Solidarity 141, 30 October 2008

Transitional demands today


Cathy Nugent

In the aftermath of the First World War, and the betrayal of those sections of the socialist movement who supported that war, revolutionaries formulated the idea of a different kind of policies for workers’ struggles.

They rejected the old focus on minimum, “enough for now and maybe forever” reform demands, and began to do something different. Their policy now comprised demands which intersected with the living struggles of the workers but also pointed the way to the revolutionary transformation of society.

New Labour cuts grants and student numbers


Daniel Randall, Education Not for Sale steering committee

On Wednesday 29 October, the Government confirmed to the Guardian that it plans to slash eligibility for student grants, and cut student numbers by up to 10,000.

Higher education minister Jim Denham denies that this has anything to do with the economic crisis, but it is a clear indication of how New Labour plans to cut back as things get tight. Its shows how we need to take social wealth out of the hands of the bankers and capitalists so it can be used for social need. That goal is a long way off; but we begin now by fiercely resisting every cut, and demanding what students need.

Talking about workers' candidates


Colin Foster

On 15 November the Labour Representation Committee meets for its annual conference. The rail union RMT has called a cross-union conference on working-class political representation for 10 January 2009.

And Nottinghamshire Trades Council is planning a local trade unionists' meeting on workers’ representation in February 2009. East Midlands RMT branch is involved in this plan, which, like the calling of the 10 January conference, is in line with a resolution carried at the RMT’s conference in June 2008.

Spiced-up vice


Cathy Nugent

From the start this programme’s commentary promised “spiced up” footage and propaganda. And I was hoping to see a proper documentary. “We look at the dark and dangerous netherworld [of London’s sex industry]” the programme makers said. And, “We look at the work of the Clubs and Vice Squad... who have become a byword for integrity and honesty.”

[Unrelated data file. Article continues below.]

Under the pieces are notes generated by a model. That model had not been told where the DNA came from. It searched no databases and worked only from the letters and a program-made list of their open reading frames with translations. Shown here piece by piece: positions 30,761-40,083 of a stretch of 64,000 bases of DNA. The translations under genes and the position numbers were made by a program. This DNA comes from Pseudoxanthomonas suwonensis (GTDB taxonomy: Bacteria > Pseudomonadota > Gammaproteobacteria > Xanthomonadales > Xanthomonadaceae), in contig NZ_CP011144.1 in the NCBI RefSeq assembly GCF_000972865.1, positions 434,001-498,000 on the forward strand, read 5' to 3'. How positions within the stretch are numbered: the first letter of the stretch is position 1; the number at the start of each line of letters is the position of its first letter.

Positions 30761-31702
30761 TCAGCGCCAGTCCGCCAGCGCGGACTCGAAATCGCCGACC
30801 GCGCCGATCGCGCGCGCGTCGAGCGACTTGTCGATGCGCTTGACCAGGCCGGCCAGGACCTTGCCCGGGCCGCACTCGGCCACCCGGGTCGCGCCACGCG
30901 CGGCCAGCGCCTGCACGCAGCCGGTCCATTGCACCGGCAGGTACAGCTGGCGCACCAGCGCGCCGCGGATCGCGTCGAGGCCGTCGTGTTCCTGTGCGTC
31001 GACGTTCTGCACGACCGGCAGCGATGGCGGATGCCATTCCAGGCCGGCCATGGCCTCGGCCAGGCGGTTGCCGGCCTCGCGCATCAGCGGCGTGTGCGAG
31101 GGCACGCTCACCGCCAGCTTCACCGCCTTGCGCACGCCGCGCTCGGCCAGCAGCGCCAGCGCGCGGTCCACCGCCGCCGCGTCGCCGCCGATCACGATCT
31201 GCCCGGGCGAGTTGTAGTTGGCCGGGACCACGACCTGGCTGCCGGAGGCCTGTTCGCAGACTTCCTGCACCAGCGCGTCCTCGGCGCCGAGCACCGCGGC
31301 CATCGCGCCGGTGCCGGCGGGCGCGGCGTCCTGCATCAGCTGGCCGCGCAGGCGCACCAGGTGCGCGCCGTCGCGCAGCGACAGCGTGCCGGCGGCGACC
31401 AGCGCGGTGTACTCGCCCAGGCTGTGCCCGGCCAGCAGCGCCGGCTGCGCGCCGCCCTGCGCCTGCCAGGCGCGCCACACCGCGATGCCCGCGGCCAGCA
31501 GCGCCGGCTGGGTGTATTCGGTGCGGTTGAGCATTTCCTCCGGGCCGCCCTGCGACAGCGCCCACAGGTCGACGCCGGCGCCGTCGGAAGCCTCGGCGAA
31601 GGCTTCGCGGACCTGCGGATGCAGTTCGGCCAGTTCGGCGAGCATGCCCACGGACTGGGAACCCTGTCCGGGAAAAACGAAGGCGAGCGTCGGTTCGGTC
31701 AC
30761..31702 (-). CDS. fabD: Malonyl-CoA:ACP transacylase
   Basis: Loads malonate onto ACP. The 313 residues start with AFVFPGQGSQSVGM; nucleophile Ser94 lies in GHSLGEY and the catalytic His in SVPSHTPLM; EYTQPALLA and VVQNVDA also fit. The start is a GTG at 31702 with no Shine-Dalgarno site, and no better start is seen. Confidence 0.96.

As far as the dangers of the sex industry go, we get to hear just a few facts, but not their true implication; we get to see some dangers faced by sex workers, but not the total story.

The Groan of Destiny


Dale Street

In 1950 four young Scots stole a lump of rock from Westminster Abbey and took it to Scotland. It was the “Stone of Scone”, reputedly used in the coronation of kings of Scotland, but taken to London in 1296. The piece of rock was eventually abandoned in the grounds of Arbroath Abbey, and police took it back to Westminster Abbey.

General strike against privatisations, for better wages and pensions

Riot police fired tear gas on Tuesday 21 October to disperse demonstrators amid a nationwide general strike that brought air, rail and ferry traffic to a halt.

The general strike by millions of workers also crippled urban, rail and sea transport and kept schools, banks and public offices shut. State hospitals and utilities, including the partially privatized OTE telecom company, operated on skeleton staff while journalists staged a media blackout.

Italian students tell government: we are not paying for your crisis!


Hugh Edwards

“They are pissing on us, but the government tells us it’s raining”. These words on a banner in Rome on 18 October say it all: the five-month post-electoral honeymoon between the right-wing racist government and large sections of the Italian masses is unravelling.

London buses

The strikes set to shut down most London bus companies on 22 October were suspended following an injunction gained by TfL against the union.

There is talk of the strike being re-scheduled to 5 November, but the whole balloting process may have to be restarted.

The pretext seems to be that the union had failed in certain garages to display the results of the strike ballot and that the union’s membership records are not up to date.

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